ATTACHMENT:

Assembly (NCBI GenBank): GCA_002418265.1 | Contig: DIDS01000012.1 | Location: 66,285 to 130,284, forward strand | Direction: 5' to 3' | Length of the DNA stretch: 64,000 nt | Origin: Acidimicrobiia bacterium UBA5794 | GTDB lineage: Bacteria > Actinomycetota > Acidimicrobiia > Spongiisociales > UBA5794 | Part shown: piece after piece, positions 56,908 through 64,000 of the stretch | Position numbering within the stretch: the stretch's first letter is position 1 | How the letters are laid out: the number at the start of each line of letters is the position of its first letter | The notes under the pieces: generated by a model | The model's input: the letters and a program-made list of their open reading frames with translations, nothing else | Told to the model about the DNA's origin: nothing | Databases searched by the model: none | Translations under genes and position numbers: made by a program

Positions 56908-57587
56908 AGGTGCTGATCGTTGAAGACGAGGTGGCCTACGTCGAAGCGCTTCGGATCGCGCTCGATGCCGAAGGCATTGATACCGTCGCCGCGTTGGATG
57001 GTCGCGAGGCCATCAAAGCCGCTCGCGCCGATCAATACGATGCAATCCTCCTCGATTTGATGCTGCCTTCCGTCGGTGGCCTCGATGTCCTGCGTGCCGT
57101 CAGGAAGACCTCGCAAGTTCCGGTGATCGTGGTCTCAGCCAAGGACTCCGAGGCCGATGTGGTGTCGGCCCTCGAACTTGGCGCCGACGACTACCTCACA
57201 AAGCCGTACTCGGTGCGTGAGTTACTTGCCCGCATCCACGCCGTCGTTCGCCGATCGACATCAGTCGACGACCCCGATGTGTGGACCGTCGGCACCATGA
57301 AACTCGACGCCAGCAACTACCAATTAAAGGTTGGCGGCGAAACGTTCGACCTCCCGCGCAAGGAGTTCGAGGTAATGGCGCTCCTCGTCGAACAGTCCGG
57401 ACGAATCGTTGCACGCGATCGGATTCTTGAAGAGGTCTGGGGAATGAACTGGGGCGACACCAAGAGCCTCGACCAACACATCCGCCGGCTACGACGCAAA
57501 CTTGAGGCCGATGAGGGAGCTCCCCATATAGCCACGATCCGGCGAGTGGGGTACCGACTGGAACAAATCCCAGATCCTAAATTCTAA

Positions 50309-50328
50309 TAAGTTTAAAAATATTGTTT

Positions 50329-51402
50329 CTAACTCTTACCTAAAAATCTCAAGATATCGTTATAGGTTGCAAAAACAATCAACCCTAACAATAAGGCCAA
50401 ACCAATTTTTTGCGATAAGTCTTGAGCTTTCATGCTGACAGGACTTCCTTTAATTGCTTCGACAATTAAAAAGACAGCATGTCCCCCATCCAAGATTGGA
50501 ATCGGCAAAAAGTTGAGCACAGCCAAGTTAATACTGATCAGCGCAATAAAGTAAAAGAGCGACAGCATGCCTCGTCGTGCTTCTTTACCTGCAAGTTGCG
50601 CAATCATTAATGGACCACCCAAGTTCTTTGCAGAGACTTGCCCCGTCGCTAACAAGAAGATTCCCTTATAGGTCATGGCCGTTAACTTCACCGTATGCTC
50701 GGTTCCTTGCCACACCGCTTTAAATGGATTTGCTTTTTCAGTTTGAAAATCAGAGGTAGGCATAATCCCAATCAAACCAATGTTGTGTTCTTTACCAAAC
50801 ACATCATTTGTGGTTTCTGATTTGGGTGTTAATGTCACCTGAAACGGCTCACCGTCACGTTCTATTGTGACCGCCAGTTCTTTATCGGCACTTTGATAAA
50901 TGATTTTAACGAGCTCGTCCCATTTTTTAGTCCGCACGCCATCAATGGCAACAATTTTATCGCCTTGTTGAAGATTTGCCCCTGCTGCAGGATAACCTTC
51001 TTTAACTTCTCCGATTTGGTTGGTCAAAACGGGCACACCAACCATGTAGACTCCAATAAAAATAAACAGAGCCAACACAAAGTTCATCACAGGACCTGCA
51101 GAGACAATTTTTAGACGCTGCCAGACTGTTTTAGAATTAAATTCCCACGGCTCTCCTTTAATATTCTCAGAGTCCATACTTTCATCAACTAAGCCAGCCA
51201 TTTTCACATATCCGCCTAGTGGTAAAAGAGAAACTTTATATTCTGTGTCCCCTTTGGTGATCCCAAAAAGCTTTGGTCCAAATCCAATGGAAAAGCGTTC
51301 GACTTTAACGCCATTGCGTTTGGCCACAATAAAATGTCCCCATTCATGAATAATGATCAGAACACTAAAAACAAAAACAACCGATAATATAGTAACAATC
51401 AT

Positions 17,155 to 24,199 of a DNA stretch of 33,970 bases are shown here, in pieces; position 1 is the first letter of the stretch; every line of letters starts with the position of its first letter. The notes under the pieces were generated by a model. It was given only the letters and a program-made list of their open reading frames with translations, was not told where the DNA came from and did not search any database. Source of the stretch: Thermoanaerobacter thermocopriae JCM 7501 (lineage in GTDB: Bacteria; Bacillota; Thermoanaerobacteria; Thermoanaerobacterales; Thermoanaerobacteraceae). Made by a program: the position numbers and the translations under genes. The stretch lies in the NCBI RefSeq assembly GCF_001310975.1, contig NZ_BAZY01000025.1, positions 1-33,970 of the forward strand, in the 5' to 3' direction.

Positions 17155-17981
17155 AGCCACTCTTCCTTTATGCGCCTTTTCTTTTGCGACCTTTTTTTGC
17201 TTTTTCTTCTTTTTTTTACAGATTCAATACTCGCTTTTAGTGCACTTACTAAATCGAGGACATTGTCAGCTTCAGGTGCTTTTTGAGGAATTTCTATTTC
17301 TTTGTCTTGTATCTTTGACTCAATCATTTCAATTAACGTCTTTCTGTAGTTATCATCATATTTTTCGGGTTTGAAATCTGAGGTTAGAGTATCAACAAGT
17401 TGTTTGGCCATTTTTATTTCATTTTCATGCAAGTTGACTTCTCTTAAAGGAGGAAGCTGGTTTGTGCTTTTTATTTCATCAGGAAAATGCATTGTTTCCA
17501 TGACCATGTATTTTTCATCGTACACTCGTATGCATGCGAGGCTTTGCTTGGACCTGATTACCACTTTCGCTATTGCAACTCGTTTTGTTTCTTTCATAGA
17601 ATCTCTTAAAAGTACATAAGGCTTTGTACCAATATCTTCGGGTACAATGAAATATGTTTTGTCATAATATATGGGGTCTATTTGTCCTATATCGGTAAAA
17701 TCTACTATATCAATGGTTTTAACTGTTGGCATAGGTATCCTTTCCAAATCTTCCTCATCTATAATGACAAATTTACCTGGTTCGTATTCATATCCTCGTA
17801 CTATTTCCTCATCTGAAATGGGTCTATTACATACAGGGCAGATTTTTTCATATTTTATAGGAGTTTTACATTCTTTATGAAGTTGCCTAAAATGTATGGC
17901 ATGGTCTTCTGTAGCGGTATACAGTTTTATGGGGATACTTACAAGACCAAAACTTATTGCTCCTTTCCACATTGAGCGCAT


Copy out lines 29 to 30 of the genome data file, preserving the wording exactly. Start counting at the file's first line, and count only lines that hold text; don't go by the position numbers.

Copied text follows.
17301 TTTGTCTTGTATCTTTGACTCAATCATTTCAATTAACGTCTTTCTGTAGTTATCATCATATTTTTCGGGTTTGAAATCTGAGGTTAGAGTATCAACAAGT
17401 TGTTTGGCCATTTTTATTTCATTTTCATGCAAGTTGACTTCTCTTAAAGGAGGAAGCTGGTTTGTGCTTTTTATTTCATCAGGAAAATGCATTGTTTCCA